We're doing a migration for some of our settings pages for our website at my current job and we're also trying to hit an external deadline. The way the current settings pages are laid out is a tabbed format. You press a tab and it opens up the account info settings like username and password. you hit another tab and it opens up the subscriptions settings (it's literally only 1 setting). You hit another tab and open up 1 setting.

I was thinking of minimizing work and putting all the settings on 1 page for the initial phase of the migration (it's about 1 full page and 1/4 page scroll down (however, more in mobile devices) and then iterating on the design and UX later. Now, let's keep in mind this is a settings page on our website and not our main product. (the simplified new settings page looks like the screenshot below.

enter image description here

Will this new layout of 1 page for settings have a significant impact on our users in terms of them unsubscribing from our service or deciding not to use our service if they newly signed up?

For more context, here's a close example of what the current settings looks like below --I can't post the actual design we have.

enter image description here

  • 1
    For as far I can judge the situation, I would make the change if that keeps the deadline realistic. There won't be too many settings on the page to make a real impact on the user experience. It may even improve it since people don't have to think about the category a setting belongs to, which makes all settings more discoverable.
    – jazZRo
    Jul 7, 2020 at 7:34
  • I hope you are not actually storing credit card details, or any other financial information on your own servers? Because that won't end well if you are.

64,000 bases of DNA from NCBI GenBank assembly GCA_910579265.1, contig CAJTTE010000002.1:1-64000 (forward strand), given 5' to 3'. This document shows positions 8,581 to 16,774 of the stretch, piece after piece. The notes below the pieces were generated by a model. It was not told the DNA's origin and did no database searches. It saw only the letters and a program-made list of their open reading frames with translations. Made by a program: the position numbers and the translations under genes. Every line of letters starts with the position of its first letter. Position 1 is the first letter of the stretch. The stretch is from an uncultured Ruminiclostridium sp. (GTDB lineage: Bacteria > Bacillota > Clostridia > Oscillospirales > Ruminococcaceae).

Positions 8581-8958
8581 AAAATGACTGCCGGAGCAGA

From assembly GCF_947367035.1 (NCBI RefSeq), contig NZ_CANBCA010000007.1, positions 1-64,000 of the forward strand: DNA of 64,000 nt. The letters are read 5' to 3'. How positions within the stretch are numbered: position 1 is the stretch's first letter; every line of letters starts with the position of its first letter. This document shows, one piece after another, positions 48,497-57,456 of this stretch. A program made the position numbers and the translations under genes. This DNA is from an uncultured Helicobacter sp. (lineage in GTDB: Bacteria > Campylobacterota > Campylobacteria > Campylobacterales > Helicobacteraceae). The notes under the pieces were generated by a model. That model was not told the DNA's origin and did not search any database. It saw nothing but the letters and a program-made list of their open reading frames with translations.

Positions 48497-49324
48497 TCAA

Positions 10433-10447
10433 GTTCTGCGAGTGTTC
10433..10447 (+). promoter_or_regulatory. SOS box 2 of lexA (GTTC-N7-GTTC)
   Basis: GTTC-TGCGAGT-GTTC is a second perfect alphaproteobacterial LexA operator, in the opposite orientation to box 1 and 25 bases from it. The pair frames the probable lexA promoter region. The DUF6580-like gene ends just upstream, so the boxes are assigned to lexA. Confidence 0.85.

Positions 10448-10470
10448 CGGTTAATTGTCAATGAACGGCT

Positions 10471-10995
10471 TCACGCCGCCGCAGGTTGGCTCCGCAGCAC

– musefan
    Jul 7, 2020 at 8:38
  • @musefan how is this relevant to the question Jul 7, 2020 at 13:34
  • @jazZRo that's what i was thinking too, thanks Jul 7, 2020 at 13:34
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    I think it's an improvement! much easier to get an overview of all the settings, rather than having to click 4 times to find something. Unsubscribing should not be a concern, if people can't find it easily you only get annoyed people (bad for your brand name) and increased effort for the support team to deal with them.. I would think about the order of your sections though, maybe put unsubscribe at the bottom?
    – Martyn
    Jul 7, 2020 at 20:12

2 Answers 2


Redesigning the Settings page in the manner you describe would likely not have a negative impact on your signups or retention rates. What might become challenging for your users is if they set up a large number of Notifications or Subusers. If they have to immediately remove one of 1,000 Subusers but there are 125 Notifications to scroll through first, that might become an obstacle.

A third option might be to reduce the number of tabs, but keep them for Notifications and Subusers. Keeping the tabs at the top will speed up tasks related to those areas.


I think there are no any significant implications. The reason is that user doesn't matter on settings design in comparison with main goal of the whole website design. Conversely, website owner pay much more attention to settings design because its goal is to gather important, reliable and valid data from user.

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